I came across this quote in Anne of Green Gables, and as a young reader, I probably skipped over it without a thought. But this time it caught my eye and I jotted it down, and my mind has returned to it several times since.

Rachel Quote

Excuse my southern here…but ain’t that the truth?

The world seems overwhelmed with ways we SHOULD be raising our children. Let your baby cry it out–they have to learn! If you let your baby cry, they’ll never feel secure! Stay close, give them comfort! Let them go, they need to be independent! Socialize them or they’ll be forever alone! Don’t put them in big groups–they’ll get germs! Vaccinate! Don’t vaccinate! There are Tiger Moms and Helicopter Moms and I even read an article about a brand of women calling themselves “elephant moms”. Why can’t we just be…parents?

We each have our own beliefs and passions about parenting and what works for us and specifically, our kids. Every kid is different. I’ll use myself as an example. JC doesn’t handle big crowds and loud kids. It’s something we work on all the time. When I see him getting overwhelmed at the playground or at the zoo, I step in and help him navigate the situation. While I can see that he’s come so far, another mother may just see me butting in. I’m sure I get judged, but that other mom doesn’t know the whole story and I know I’m doing what’s best for my kid.

We all judge. Don’t deny it, you’ve done it. But the next time you see a situation arise where a parenting style is a little different from yours, remember that you might not be seeing the whole picture. Remember that even Rachel Lynde, the grandest judge of Avonlea, admits there’s more than one way to bring up children.

And you can quote me on that.

Little Literary Minds: The Polar Express

It’s no secret that I love to read. I’m also really passionate about reading at an early age. The benefits kids get from reading–and being read to–are so extensive and reach into every part of their lives. So I’d like to introduce this monthly column where I pick a children’s book and offer “extracurricular” activities to go along with it to help encourage reading and make it an exciting part of life. I’m starting with JC’s favorite holiday book–The Polar Express.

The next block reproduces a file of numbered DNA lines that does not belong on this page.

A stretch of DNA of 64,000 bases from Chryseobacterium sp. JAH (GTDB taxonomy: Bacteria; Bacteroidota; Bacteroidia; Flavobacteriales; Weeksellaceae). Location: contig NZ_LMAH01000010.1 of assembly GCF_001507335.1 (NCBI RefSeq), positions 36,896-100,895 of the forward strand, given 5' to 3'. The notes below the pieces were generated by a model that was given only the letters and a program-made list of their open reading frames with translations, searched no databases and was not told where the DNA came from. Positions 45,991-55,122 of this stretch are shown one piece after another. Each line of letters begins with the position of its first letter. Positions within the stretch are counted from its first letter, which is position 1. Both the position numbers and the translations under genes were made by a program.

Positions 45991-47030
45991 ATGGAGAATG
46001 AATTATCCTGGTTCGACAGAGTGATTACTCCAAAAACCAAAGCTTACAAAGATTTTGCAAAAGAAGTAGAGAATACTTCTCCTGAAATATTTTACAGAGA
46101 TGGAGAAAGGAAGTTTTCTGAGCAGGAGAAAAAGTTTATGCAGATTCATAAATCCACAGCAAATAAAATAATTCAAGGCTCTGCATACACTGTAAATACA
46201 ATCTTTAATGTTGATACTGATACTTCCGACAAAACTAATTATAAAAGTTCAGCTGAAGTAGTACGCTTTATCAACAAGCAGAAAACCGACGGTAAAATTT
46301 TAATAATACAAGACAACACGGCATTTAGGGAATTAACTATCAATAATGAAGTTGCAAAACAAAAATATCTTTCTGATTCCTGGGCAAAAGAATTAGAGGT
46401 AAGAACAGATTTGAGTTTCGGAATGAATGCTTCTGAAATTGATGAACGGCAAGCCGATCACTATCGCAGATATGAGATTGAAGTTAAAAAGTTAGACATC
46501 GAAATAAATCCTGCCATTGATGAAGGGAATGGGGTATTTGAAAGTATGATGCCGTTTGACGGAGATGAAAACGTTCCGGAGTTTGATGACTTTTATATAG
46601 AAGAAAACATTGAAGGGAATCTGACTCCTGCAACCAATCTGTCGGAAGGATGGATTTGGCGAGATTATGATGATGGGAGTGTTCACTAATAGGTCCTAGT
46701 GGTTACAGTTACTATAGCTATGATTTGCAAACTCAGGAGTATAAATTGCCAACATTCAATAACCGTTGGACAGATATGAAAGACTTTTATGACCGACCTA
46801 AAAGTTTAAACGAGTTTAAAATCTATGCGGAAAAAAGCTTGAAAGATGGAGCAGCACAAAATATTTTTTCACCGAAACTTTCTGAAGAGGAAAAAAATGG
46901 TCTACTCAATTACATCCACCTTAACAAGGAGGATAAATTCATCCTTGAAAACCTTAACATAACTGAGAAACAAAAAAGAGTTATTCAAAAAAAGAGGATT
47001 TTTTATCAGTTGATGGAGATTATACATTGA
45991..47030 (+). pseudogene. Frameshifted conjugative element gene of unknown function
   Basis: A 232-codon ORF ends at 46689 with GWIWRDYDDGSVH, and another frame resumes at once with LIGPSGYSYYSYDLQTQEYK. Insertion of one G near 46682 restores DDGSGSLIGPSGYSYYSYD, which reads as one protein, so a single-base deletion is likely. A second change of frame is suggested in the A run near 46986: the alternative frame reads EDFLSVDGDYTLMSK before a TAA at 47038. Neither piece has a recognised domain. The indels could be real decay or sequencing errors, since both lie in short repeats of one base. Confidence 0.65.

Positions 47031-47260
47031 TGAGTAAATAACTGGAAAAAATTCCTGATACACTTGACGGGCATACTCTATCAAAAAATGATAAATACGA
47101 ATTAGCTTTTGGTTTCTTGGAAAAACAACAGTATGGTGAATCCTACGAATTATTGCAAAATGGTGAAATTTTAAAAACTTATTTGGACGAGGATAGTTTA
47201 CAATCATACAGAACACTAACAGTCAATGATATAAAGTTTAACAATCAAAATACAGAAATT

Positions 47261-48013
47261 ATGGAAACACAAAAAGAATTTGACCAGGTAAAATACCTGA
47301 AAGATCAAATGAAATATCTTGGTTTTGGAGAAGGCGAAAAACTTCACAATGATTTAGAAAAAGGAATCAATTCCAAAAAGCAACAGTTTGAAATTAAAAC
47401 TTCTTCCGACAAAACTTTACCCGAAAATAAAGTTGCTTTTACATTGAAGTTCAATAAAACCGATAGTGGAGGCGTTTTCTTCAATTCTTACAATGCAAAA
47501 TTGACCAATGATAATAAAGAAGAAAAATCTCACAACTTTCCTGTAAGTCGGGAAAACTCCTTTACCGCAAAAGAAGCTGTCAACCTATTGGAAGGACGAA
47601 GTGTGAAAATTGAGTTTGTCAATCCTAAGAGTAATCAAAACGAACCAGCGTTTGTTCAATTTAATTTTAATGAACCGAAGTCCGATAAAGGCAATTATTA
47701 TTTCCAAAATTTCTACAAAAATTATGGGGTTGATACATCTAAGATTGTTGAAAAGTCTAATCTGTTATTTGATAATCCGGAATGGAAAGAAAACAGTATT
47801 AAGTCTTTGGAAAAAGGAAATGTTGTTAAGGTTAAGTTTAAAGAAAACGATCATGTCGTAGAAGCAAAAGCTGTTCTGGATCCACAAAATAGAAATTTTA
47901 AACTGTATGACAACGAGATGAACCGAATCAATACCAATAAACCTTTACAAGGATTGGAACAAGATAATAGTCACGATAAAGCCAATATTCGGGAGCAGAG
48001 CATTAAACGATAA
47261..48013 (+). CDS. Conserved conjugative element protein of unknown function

To say my kid loves trains would be the understatement of the year. He’s obsessed, and has been since he was hardly walking. So you can imagine that The Polar Express is a staple in our house year round. In fact, he’s running around the house in a conductor’s shouting, “tickets, please!” as I type.

The Polar Express is a great book full of rich language and illustrations, and there are so many real life activities that you can do after reading it. There is, of course, the movie. It has a great soundtrack, too!

This year, I made JC a “Conductor’s Kit” with a supplement book, tickets, a sleigh bell and, of course, a conductor hat.


The supplement book, The Polar Express Keepsake Memory Book, is a scrapbook of sorts based on the movie. It has sections on the history of steam trains, different types of ice and snow, and the history of holiday traditions, all in relation to The Polar Express. Based on your child’s interest level and willingness to sit still, I’d say it’s appropriate for ages 5+.

Polar Express Keepsake book

I found a website where you can purchase “authentic” Polar Express tickets, but I thought they were a little pricey so I printed out a set I found here on Pinterest. JC uses a small, empty stapler to pretend to punch the tickets.


The sleigh bell I had in our box of Christmas decorations and even though he’d seen it before, it was still exciting because it was in a new setting.

I ordered the conductor’s hat from Amazon.

Hot chocolate would also be a great addition to the kit, because there’s a fun scene in the book and the movie where the kids on the train drink hot chocolate “as thick and as rich as melted chocolate”. I didn’t include it on my kit because JC isn’t a fan of sweet stuff.

The kit is a great starting off point for pretend play or as part of a “Polar Express Party”. JC likes to make a train with couch cushions and chairs and act out scenes from the book.

This time of year there are also a lot of opportunities for Polar Express themed train rides and story times. Big chains like Barnes & Noble do a Polar Express story time, but be sure and check your local independent bookstore, too–we went to one last year where all the kids got to wear their pajamas, and after the story they wrote letters to Santa.

Down here in the south, almost every train excursion company and museum offers some type of Polar Express themed event. These can be really thrilling, but be sure your family knows what to expect–riding on an actual steam train can be overwhelming for a kid who has only ridden a little mall train. The whistles are REALLY loud. Also, if your child is like mine and has the story memorized, be sure to confirm with them how a ride on the Polar Express in your town may be different from the one in the book–Santa might get on the train, for example, or you might drive through the “north pole” but not be able to get off.

What I love most about these activities is that they stem from a book, and help ignite a love for stories without being anything like “school work”.

What are your favorite holiday stories?